The Sigma ROX 11.1 Evo has been designed to major on training functionality, complemented by GPS navigation that works in conjunction with Komoot and its own Sigma Ride app.
The unit has a 1.77in display screen, which is small enough to sit unobtrusively on your handlebar, but the little machine still packs in more than 150 operations, including an emergency crash-notification feature.
There’s no touchscreen, so you control and access modes via four buttons on each side.
Sigma ROX 11.1 Evo setup and data
The computer can pair with compatible ebike and e-gear sensors, as well as working on non-assisted bikes, and you can set up screens manually or using the app. I’d recommend the latter.
The format is very clean and enables you to prioritise the data that’s important to you (for example, speed, distance and time) on the screen.
You can then go a step further by highlighting your most-used stats in up to eight different colours and playing with their size on the screen to make it even easier to keep an eye on your numbers on the fly.
I’ve typically pared back the information available on-screen at any one time to ‘need-to-know’ only because I find it more pleasing to both read and use, plus switching between screens to access additional data is easy.
If, like me, you mix up your ride disciplines, you can also save up to 20 profiles. For example, I have this computer set up for road bikes, gravel bikes and mountain bikes, so I can record stats easily, whichever bike I’m on that day.
I have only one gripe: the pop-ups that appear, for example when signal is lost or the ride has paused, obscure the bottom of the display.
That aside, and in keeping with the clarity of the display, the Sigma Ride app has an exceptionally good layout that makes it simple to review ride statistics. I’d go as far as to say it’s the best I’ve used.
In addition, every ride generates a Sigma Performance Index (SPI) score. This is a combination of miles, metres climbed and average speed.
It gives you an at-a-glance comparison of different routes, or even the same route on different days that enables you to see quickly where you’re making performance gains.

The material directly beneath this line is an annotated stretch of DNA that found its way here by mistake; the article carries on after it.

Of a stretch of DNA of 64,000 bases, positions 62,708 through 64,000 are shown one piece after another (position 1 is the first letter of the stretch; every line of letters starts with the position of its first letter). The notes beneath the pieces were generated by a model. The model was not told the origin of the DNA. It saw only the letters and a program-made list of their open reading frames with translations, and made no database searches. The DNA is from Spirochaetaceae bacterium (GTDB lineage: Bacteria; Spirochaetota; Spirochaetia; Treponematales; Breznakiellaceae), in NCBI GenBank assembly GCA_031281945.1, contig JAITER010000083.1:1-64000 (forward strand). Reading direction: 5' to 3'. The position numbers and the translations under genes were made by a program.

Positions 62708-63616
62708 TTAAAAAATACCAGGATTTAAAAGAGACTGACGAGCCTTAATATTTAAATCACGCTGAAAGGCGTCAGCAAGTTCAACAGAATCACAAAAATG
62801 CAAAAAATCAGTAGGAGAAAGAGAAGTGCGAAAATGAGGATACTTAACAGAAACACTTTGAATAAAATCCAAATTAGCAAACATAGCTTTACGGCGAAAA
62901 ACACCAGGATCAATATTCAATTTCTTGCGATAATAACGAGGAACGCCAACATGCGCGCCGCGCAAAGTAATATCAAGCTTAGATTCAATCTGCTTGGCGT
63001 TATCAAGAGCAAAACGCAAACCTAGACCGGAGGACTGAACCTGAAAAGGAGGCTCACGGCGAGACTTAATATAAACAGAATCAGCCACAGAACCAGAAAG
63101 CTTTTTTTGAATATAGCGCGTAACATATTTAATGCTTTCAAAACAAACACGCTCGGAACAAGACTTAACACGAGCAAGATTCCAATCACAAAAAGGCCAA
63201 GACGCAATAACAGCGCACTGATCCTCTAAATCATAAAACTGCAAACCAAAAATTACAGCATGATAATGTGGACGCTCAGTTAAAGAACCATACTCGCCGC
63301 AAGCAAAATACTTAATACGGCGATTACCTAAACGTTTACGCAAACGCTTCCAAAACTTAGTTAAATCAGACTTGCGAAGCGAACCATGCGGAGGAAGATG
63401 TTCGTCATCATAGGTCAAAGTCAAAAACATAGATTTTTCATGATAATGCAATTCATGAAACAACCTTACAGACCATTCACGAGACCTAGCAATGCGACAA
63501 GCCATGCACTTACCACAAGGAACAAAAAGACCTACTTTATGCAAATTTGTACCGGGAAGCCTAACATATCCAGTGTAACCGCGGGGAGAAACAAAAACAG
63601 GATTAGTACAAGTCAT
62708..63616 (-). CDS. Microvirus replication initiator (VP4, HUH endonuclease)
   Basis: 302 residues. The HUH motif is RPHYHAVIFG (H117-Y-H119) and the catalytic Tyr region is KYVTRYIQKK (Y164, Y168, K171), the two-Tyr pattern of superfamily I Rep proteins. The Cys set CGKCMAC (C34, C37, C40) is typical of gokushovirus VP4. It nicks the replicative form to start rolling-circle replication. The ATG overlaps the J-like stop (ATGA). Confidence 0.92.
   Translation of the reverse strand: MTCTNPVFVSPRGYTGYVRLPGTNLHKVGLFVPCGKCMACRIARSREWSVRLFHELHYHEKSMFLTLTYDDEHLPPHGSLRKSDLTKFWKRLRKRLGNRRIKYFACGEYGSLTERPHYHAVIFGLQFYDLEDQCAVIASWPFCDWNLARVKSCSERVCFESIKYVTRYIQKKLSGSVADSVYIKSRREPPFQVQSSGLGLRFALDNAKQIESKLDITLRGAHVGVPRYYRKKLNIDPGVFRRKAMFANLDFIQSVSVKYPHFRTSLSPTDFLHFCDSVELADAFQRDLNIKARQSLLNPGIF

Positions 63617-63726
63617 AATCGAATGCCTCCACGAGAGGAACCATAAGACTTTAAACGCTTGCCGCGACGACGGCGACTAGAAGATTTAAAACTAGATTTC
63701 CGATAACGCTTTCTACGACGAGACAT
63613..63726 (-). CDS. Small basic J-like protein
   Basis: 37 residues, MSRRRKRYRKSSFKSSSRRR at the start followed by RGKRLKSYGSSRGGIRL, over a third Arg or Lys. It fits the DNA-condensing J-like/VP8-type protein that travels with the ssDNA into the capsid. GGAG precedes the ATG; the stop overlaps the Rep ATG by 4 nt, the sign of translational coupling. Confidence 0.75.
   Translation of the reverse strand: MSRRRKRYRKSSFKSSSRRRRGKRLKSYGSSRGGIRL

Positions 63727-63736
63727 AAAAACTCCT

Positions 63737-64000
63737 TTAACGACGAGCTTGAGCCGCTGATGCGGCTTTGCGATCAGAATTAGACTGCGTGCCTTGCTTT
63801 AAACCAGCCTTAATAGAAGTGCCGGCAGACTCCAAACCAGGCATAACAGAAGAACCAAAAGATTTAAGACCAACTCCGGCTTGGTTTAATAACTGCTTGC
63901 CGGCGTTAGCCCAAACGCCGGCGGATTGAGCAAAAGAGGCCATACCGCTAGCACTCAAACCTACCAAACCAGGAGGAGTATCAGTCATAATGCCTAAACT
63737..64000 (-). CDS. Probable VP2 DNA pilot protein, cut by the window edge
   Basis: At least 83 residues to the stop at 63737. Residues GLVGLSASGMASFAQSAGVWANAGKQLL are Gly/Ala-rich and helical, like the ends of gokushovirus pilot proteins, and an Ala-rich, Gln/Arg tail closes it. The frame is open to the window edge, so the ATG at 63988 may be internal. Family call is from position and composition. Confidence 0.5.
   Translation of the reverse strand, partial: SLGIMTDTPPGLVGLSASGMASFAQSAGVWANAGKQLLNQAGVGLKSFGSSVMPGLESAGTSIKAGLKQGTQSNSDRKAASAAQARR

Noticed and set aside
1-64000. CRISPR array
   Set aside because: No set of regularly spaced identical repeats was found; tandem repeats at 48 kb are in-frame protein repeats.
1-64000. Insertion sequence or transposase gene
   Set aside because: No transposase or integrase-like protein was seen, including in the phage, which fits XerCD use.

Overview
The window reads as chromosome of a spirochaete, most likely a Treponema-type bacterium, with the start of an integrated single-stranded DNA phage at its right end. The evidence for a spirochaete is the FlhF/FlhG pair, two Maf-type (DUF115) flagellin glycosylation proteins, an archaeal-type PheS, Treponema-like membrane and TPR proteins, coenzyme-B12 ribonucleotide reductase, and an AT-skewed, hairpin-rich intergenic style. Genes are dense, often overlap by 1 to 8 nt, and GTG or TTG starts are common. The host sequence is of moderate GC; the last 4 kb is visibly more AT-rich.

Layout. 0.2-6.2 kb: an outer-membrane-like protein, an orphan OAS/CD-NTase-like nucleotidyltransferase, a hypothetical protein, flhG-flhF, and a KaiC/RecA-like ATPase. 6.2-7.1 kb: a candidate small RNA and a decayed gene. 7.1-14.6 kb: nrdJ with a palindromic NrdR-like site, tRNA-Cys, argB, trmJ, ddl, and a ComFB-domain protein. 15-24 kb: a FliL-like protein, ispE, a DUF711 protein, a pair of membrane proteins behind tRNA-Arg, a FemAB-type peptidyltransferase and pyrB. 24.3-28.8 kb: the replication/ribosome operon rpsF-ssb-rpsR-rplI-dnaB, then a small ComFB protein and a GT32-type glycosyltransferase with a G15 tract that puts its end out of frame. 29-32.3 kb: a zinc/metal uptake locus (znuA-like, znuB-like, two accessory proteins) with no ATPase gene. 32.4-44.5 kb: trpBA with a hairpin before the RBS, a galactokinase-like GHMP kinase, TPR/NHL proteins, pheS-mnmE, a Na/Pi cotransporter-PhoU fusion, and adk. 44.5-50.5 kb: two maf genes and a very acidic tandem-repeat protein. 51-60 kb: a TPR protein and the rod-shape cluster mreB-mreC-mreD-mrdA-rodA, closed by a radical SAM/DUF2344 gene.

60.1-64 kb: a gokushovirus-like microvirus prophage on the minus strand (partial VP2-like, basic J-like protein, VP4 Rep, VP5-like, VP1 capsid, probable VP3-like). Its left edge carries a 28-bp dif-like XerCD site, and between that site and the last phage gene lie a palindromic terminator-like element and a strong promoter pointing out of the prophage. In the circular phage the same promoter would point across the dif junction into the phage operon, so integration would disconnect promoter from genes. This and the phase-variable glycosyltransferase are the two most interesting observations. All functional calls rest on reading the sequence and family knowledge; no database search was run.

Sigma ROX 11.1 Evo mapping and navigation
Mapping is via routes uploaded from Komoot or OpenStreetMap (OSM) via the app. The sync with Komoot is automatic and, in my experience during testing, instantaneous.
The display shows a breadcrumb trail with direction arrows, which I’ve been happy with on the road and most gravel routes, but off-road there were times when I needed to refer to the in-app map.
If you want detailed mapping and navigation, this isn’t the computer to buy, but that’s not what it’s ultimately designed for.
Sigma ROX 11.1 Evo bottom line
While Sigma may not be as well known as the likes of Wahoo and Garmin when it comes to the best bike computers, the ROX 11.1 Evo is an excellent unit for cyclists who want to combine a user-friendly interface with riding and training data.
While there are better options out there for mapping, for this computer’s intended use, the limited navigational functionality isn’t a deal breaker. That one negative is easily outweighed by the ROX 11.1 Evo’s small size, wide range of data and simplicity to use.
|Price||br_price, 5, 3, Price, GBP £170.00|
|Weight||br_weight, 5, 6, Weight, 55g – given by Sigma, Array, g|
|Brand||br_brand, 5, 10, Brand, Sigma|
|Battery life||br_batteryLife, 11, 0, Battery life, 18hrs (given by Sigma)|
|Dimensions||br_dimensions, 11, 0, Dimensions, 46.8 x 66.1 x 20.8 mm|
|Display resolution||br_displayResolution, 11, 0, Display resolution, 128 x 160|
|Screen dimensions||br_screenDimensions, 11, 0, Screen dimensions, 1.77"|
|Smartphone Notifications||br_smartphoneNotifications, 11, 0, Smartphone Notifications, Yes|
|Water resistance||br_waterResistance, 11, 0, Water resistance, IP67|